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Chapter

Week 10 - Muslim Women, Feminism and the Politics of Religion


Department
Sociology
Course Code
SOC 885
Professor
Amina Jamal

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Monday March 19th, 2012
Week 10
Muslim Women, Feminism and the Politics of Religion
-there is another kind of politics related to the issue of the states of women and Islam
-woman and many of you may have participated in it, in the last 10 15 years there has been a great
increase of women reading the Quran
-what we are seeing today is a new pheromone, some people may say it is political, women as groups
get together to read the real meanings of the Quran and want to see what the Quran expects a Muslim
women to be like, many women have become important scholars
Contemporary Significance of Women Reading the Quran:
-Increased interest among Muslims (individuals and organizations) in reading, translation and
interpretation of Quranic verses
-going to talk about well known women in North America, mostly scholars that you will come across in
Western, feminist literature about Muslim women
-In many Muslim societies: traditional groups of scholars and religious leaders, mostly male, use the
Quran to justify practices that are considered restrictive for women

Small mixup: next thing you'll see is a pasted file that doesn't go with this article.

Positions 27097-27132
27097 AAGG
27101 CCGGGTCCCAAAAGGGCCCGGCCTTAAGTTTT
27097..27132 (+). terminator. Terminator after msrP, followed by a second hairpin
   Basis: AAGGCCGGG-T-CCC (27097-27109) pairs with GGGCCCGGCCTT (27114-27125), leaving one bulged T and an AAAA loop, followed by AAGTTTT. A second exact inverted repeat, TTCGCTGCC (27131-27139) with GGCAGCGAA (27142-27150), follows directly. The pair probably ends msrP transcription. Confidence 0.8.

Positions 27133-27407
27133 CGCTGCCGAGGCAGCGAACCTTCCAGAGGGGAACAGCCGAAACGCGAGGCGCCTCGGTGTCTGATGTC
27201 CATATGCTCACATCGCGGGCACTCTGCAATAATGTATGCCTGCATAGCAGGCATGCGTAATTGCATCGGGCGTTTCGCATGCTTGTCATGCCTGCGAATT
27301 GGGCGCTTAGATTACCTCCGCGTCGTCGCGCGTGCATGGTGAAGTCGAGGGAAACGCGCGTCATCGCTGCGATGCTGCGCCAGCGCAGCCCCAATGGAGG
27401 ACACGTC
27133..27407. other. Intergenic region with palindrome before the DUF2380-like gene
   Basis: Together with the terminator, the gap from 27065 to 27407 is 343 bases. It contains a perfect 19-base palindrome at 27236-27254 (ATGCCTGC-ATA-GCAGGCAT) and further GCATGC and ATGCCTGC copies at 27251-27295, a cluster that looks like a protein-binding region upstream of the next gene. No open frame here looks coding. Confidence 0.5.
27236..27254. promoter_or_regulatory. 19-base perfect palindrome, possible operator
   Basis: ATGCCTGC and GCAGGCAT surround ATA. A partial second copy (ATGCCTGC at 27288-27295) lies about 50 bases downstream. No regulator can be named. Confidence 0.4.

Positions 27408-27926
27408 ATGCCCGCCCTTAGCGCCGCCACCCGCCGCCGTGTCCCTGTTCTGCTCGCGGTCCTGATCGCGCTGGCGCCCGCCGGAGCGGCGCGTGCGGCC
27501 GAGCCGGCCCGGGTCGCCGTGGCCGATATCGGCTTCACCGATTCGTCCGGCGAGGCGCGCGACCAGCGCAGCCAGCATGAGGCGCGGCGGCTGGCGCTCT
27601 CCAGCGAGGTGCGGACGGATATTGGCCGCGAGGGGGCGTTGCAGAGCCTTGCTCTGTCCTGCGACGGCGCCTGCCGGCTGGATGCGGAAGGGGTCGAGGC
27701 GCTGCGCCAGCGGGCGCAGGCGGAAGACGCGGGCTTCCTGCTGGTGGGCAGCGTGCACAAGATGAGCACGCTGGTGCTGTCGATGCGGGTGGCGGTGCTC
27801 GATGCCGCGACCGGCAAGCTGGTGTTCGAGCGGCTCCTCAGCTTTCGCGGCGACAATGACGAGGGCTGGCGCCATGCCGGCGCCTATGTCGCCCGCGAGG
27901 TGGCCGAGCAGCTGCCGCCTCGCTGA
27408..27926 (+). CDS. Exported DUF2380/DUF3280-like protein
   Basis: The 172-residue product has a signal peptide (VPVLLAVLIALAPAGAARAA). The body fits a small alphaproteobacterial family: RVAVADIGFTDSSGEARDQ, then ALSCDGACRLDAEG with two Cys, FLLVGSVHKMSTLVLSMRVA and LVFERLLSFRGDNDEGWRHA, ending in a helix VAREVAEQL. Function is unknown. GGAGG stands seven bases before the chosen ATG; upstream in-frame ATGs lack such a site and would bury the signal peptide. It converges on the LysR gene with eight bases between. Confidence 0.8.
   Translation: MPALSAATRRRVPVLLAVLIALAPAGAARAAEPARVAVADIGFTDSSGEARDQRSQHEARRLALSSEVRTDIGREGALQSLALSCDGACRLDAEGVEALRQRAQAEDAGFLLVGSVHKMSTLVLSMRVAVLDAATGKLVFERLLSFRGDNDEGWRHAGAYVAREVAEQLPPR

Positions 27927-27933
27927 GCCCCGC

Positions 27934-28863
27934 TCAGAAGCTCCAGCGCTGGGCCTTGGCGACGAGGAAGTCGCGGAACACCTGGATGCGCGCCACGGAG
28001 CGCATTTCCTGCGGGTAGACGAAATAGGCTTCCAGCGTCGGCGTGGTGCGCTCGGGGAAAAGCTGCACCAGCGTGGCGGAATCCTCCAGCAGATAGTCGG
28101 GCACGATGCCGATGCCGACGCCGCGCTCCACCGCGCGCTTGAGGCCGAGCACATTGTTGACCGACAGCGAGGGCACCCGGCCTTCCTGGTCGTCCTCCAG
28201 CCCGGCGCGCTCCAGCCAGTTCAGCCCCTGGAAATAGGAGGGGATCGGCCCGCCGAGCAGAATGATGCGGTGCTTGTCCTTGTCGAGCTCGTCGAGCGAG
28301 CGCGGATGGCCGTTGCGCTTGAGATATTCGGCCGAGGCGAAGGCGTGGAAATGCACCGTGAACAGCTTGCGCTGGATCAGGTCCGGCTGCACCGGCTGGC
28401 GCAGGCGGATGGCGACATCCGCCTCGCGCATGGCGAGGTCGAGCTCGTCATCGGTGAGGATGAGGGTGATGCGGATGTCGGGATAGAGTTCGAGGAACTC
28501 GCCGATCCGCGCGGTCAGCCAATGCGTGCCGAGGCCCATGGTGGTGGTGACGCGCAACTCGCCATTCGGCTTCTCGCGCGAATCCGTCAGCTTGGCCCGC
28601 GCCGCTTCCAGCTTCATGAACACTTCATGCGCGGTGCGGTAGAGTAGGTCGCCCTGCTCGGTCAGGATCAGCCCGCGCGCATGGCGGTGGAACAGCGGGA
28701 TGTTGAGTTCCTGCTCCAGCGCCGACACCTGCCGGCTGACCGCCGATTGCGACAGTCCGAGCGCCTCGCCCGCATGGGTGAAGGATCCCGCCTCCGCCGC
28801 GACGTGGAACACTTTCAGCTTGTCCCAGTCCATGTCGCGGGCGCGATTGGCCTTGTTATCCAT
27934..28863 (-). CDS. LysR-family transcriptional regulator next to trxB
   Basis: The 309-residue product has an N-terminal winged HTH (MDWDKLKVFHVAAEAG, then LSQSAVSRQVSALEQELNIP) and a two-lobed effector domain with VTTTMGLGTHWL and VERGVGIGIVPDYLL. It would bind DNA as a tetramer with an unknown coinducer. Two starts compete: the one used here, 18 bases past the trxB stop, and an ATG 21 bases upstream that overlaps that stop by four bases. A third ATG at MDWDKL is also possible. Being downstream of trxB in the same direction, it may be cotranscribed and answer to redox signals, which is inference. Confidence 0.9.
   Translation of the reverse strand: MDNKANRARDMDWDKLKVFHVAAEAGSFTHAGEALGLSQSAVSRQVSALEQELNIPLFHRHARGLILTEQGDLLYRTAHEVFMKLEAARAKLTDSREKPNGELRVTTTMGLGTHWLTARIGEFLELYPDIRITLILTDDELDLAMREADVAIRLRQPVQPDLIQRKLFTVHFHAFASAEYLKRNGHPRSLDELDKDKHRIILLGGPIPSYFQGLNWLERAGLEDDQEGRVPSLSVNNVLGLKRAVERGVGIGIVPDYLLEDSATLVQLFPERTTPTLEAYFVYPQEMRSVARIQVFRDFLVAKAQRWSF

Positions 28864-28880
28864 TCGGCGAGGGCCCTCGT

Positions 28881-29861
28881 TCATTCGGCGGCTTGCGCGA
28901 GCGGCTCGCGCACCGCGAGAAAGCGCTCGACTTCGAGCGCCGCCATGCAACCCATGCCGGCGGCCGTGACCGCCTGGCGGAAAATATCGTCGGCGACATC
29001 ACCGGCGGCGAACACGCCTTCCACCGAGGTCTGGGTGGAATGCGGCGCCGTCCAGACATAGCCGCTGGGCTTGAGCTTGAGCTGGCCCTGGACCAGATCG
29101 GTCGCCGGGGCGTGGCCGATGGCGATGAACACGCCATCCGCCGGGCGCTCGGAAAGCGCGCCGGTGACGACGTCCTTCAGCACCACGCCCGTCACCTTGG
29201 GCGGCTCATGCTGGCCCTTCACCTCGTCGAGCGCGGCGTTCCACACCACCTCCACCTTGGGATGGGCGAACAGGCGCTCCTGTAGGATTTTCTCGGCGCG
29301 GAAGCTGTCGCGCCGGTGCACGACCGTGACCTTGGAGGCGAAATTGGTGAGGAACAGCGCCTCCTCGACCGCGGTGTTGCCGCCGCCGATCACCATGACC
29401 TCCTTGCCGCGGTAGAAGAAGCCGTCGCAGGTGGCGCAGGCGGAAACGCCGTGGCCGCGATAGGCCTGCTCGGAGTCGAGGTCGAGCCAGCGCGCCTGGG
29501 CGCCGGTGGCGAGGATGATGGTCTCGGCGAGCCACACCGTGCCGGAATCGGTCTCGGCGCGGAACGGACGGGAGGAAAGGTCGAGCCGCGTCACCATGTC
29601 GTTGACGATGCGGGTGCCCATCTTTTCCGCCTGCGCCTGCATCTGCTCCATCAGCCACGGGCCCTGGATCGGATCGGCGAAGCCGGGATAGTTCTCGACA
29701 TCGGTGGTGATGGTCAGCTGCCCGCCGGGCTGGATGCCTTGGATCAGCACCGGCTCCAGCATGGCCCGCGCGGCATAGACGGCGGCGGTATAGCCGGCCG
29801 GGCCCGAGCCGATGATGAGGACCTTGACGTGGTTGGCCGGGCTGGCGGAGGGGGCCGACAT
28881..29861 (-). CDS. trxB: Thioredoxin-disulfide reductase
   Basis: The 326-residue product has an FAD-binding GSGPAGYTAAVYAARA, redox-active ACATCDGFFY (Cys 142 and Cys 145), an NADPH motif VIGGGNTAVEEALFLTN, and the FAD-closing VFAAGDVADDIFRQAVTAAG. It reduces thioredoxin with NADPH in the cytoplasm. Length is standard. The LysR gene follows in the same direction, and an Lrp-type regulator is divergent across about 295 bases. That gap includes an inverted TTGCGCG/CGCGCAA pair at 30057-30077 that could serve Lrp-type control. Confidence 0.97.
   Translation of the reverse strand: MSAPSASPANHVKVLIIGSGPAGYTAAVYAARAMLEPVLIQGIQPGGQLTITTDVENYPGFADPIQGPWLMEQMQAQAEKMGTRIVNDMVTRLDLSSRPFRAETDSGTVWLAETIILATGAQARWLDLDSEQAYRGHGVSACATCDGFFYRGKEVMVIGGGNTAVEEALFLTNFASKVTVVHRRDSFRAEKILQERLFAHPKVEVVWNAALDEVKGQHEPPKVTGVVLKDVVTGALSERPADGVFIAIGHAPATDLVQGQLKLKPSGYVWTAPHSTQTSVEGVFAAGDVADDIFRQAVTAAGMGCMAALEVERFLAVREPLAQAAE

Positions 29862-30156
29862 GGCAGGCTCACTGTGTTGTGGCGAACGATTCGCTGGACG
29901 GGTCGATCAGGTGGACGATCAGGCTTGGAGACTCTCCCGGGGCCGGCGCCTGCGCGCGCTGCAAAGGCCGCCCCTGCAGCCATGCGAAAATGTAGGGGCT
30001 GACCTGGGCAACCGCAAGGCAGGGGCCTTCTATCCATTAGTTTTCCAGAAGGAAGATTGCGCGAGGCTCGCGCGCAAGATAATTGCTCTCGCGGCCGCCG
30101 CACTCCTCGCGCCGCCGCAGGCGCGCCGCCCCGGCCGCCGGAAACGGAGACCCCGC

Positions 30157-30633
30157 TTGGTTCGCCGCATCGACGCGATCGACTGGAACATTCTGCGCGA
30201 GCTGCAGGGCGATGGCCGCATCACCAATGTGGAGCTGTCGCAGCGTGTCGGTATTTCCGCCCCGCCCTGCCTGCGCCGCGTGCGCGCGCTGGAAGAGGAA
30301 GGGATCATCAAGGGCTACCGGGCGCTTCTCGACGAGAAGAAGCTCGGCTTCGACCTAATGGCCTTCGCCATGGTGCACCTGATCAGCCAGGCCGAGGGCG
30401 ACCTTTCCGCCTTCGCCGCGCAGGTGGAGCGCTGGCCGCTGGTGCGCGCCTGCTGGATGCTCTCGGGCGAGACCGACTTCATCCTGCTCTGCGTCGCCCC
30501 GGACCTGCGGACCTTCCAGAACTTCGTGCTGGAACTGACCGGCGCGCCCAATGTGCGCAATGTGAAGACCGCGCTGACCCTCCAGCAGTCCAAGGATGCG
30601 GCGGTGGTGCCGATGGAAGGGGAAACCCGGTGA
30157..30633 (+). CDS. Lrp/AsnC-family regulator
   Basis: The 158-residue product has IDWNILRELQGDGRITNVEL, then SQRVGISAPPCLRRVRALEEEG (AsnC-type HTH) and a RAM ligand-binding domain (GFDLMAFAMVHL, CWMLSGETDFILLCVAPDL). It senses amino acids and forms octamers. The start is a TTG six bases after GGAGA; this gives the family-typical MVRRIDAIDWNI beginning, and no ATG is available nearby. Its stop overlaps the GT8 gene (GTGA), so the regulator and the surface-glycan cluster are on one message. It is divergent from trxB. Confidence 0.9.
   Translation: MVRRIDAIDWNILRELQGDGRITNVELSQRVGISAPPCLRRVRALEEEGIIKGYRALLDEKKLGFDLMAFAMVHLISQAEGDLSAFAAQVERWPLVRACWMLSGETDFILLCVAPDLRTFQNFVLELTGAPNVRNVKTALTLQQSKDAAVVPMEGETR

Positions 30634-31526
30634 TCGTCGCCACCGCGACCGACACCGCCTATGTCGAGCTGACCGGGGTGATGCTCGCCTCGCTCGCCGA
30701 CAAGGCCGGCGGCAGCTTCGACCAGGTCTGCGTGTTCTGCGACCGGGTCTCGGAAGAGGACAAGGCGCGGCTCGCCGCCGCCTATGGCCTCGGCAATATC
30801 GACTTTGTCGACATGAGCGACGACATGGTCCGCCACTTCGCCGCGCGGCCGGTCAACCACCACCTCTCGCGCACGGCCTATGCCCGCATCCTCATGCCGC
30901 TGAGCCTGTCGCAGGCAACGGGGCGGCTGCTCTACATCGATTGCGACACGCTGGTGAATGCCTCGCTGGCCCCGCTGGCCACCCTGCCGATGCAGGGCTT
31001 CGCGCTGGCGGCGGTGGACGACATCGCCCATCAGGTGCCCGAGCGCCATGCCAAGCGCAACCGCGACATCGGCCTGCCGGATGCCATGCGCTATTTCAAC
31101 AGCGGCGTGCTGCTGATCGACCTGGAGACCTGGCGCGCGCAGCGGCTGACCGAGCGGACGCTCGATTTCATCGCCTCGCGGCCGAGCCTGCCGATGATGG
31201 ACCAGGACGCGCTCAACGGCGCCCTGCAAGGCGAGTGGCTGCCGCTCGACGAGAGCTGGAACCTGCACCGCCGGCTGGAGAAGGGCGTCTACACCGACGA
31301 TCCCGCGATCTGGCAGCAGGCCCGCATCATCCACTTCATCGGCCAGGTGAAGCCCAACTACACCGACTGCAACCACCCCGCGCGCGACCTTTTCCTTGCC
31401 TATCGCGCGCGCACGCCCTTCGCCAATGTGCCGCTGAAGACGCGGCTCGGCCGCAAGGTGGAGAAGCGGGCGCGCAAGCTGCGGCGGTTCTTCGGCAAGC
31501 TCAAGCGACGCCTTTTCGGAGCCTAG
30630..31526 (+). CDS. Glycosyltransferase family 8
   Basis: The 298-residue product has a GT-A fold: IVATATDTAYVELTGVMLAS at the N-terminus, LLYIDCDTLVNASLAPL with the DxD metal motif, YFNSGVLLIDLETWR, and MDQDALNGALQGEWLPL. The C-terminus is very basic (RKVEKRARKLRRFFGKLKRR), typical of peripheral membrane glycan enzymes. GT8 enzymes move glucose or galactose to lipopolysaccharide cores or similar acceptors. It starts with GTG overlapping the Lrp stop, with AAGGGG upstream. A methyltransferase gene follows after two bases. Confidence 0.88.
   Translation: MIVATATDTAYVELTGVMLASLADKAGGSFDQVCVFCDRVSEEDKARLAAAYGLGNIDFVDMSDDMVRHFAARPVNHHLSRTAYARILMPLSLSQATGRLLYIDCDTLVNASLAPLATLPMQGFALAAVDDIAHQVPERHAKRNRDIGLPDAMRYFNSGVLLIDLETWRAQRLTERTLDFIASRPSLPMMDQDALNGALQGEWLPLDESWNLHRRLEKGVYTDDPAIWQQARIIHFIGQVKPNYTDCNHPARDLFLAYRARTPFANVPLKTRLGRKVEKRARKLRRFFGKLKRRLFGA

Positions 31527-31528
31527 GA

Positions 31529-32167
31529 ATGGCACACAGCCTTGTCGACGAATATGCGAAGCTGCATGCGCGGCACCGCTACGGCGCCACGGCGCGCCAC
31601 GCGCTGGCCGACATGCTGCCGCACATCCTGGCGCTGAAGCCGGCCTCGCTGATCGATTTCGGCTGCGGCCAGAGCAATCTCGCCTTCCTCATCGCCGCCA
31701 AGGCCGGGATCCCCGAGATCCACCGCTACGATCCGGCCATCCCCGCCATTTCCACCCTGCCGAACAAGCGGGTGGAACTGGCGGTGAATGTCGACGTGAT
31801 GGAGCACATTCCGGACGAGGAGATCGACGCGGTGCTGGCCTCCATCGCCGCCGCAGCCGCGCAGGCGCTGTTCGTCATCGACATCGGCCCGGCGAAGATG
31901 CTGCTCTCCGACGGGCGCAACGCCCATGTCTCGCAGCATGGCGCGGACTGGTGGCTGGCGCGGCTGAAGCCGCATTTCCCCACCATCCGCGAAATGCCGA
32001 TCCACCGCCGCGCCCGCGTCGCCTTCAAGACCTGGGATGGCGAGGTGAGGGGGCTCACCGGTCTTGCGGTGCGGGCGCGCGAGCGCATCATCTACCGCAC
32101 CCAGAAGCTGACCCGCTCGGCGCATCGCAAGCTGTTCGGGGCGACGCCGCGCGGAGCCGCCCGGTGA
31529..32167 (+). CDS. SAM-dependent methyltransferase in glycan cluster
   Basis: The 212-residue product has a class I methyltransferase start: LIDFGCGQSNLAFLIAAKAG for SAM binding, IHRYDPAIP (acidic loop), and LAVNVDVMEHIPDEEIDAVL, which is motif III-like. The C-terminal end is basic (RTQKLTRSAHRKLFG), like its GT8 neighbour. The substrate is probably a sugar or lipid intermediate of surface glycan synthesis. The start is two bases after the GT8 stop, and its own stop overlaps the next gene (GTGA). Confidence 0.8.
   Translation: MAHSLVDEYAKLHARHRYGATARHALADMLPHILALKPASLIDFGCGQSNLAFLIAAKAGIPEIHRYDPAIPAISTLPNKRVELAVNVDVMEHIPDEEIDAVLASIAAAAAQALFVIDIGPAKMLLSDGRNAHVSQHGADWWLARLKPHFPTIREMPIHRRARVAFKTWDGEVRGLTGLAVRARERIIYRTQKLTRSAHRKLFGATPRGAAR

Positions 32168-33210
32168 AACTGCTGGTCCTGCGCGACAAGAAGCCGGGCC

-In contrast Muslim women’s groups read the Quran in order to evaluate and challenge the traditionally
given interpretations. Thus they use the Quran to increase women’s rights and enhance the rights of
women in modern societies
Websites of Muslims engaged in Reading Quran:
-http://www.alhudainstitute.ca/
-http://www.ccmw.com/
-http://www.wluml.org/node/5499
WLUML Women Living Under Muslim Laws
They are doing a comparative study of different Muslim societies, they are arguing how
one society has one kind of laws and another has different
-http://muslimahmediawatch.org/resources/
-http://www.feminijtihad.webs.com/
-http://www.al-fatiha.org/index.htm
-http://imaanlondon.wordpress.com/islam-sexuality/#q1
Asma Barlas - Home page:
-Barlas, “believing women in Islma, undoing patriarchal interpretations”
-she grew up in Pakistan and her parents were liberal so she didn’t get introduced to the Quran that way
-she learned Islam through the Quran, not through cultural practices
-there are 2 sets of questions the Asma Barlas analysis:
1. Is the Qur’an a patriarchal or misogynistic text?
Through the language that is used and the way you interpret the language will be
influenced by your precious experiences in life
You would probably look at how it is talking about gender and sex, also have a look at
the context in which it is written and through which you are speaking
She wants to see if the Quran represents God as the male/father, and it does
Barlas talk about how narrow and broad patriarchy
2. Can we can read the Qur’an for liberation?
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